Breaking down the stigma about mental health at work
Despite the fact that mental health conditions cost US companies over 200 million workdays and $16.8 billion lost in productivity, the stigma surrounding mental health still makes it a topic people avoid talking about in the workplace. In fact, employees who take time off as a result of stress often name a different reason such as a headache to hide their condition from their colleagues and managers. What’s even more alarming is that according to the recent Mental Health at Work study 80% of US employees with a mental health condition report that shame and stigma prevent them from seeking treatment.
Mental health is not just a personal concern, it’s a wider business issue that needs to be addressed and managed. Ignorance of mental health in the workplace can negatively impact employee turnover and engagement, especially with Millennials and Generation Z who have higher turnover rates and represent the largest demographics in the workforce. And most importantly, it needs to be talked about. Thursday 10th October 2019 was Mental Health Awareness Day, aiming to educate and raise awareness of mental health issues and leaders have a critical role to play when it comes to changing attitudes towards mental health in the workplace.
Building a culture of acceptance
Any organisational change needs to start from the top and mental health initiatives are no different. Mental health, just like diversity and inclusion, is not an isolated HR issue – it needs to be supported by the organisation’s culture and leaders need to be advocates for the change. When leaders set the tone for transparency and open up about their own vulnerabilities during team interactions, they become authentic allies rather than an authority. Authentic leaders who admit to their own mental health related challenges and failures on their path to success can win over their colleagues, create a new level of engagement and an environment of psychological safety where people feel comfortable to talk openly about mental health. Learning about leadership mistakes and challenges also helps other team members to be motivated to improve their own performance.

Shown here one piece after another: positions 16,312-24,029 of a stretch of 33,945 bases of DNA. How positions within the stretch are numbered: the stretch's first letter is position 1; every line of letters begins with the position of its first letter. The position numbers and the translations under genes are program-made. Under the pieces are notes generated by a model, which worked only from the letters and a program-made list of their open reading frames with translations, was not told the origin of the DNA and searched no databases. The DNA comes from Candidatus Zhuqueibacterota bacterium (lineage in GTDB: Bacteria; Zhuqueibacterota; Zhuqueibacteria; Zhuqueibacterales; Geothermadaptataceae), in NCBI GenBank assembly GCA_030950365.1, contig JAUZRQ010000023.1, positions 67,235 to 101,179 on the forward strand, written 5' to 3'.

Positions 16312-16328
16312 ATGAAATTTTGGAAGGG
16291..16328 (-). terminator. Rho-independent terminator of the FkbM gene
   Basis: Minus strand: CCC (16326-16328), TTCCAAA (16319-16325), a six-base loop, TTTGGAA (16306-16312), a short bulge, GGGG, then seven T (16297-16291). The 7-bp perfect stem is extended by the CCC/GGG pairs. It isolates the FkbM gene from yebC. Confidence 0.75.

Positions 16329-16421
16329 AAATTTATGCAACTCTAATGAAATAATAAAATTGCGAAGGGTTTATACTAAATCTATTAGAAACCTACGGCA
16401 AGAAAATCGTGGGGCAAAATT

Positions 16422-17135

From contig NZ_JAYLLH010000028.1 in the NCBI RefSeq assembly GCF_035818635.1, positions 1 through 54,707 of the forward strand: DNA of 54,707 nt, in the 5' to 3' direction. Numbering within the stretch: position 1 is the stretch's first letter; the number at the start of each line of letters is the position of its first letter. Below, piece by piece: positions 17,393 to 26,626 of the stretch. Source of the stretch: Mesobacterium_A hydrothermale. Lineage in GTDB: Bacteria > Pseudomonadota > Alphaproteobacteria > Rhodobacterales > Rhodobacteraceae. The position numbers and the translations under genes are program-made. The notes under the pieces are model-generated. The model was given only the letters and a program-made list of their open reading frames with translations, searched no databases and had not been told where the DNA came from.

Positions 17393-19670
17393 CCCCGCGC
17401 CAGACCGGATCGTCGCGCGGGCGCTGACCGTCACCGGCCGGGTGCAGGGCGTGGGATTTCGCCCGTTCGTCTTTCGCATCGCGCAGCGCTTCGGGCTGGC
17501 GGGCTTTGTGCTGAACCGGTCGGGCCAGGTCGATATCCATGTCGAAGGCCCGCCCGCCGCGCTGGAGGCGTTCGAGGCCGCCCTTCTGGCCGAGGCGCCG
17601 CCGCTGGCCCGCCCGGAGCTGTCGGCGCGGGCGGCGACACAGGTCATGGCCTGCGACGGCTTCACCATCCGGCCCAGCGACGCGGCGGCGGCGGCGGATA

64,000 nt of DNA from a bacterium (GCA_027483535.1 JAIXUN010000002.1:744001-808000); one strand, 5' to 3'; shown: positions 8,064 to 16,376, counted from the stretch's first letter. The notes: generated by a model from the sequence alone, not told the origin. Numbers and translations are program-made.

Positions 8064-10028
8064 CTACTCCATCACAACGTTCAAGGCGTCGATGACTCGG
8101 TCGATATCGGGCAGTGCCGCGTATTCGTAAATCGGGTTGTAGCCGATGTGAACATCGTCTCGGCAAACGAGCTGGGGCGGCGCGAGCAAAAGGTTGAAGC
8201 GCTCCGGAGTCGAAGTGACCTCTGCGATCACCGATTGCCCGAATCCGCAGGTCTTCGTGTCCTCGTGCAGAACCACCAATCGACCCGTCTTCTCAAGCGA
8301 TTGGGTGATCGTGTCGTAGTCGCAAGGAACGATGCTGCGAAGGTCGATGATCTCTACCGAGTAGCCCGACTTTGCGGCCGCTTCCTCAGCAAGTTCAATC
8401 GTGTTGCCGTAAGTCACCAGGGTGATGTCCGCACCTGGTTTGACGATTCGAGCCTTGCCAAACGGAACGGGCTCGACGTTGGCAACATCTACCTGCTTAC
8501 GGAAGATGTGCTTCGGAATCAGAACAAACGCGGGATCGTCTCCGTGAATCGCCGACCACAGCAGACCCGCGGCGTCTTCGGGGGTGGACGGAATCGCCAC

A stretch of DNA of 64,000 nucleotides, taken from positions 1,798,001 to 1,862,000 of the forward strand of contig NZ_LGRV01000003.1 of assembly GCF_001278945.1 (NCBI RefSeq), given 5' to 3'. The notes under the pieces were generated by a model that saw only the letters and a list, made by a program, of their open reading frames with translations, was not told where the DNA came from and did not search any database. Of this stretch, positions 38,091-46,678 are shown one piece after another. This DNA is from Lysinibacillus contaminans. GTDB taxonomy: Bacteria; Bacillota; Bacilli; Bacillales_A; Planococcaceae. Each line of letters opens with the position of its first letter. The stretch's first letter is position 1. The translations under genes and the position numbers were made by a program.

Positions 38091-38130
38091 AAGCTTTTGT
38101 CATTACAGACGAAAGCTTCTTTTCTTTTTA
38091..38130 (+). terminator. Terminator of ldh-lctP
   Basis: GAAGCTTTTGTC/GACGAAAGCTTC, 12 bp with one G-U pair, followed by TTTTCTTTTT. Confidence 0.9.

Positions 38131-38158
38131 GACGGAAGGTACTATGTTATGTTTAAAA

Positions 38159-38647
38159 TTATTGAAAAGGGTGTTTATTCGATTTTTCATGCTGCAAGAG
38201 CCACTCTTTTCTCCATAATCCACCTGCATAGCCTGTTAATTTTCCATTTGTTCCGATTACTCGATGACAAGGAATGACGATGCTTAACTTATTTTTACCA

Around 60% of employees in the UK experience mental health issues due to work or where work is a related factor, and 31% have been formally diagnosed with a mental health issue. However, only 24% of managers receive training in mental health. Whilst there is no “one size fits all solution” when it comes to dealing with situations related to mental health, leaders need to be equipped with the basic knowledge and tools for difficult conversations, as well as ways to recognise and respond to employees who might be struggling.
Setting a solid foundation
To make employees feel supported and comfortable to talk about mental health, organisations need to offer the right resources and make all employees aware that there is support available. Mental health benefits need to be supported by the right policies, management training and attitudes regularly measured to ensure accountability. Anonymous surveys or employee resource groups supported by the leadership team can also help to build a work culture where employees feel safe to open up about mental health and therefore provide all available support as issues emerge, instead of using a reactive approach.
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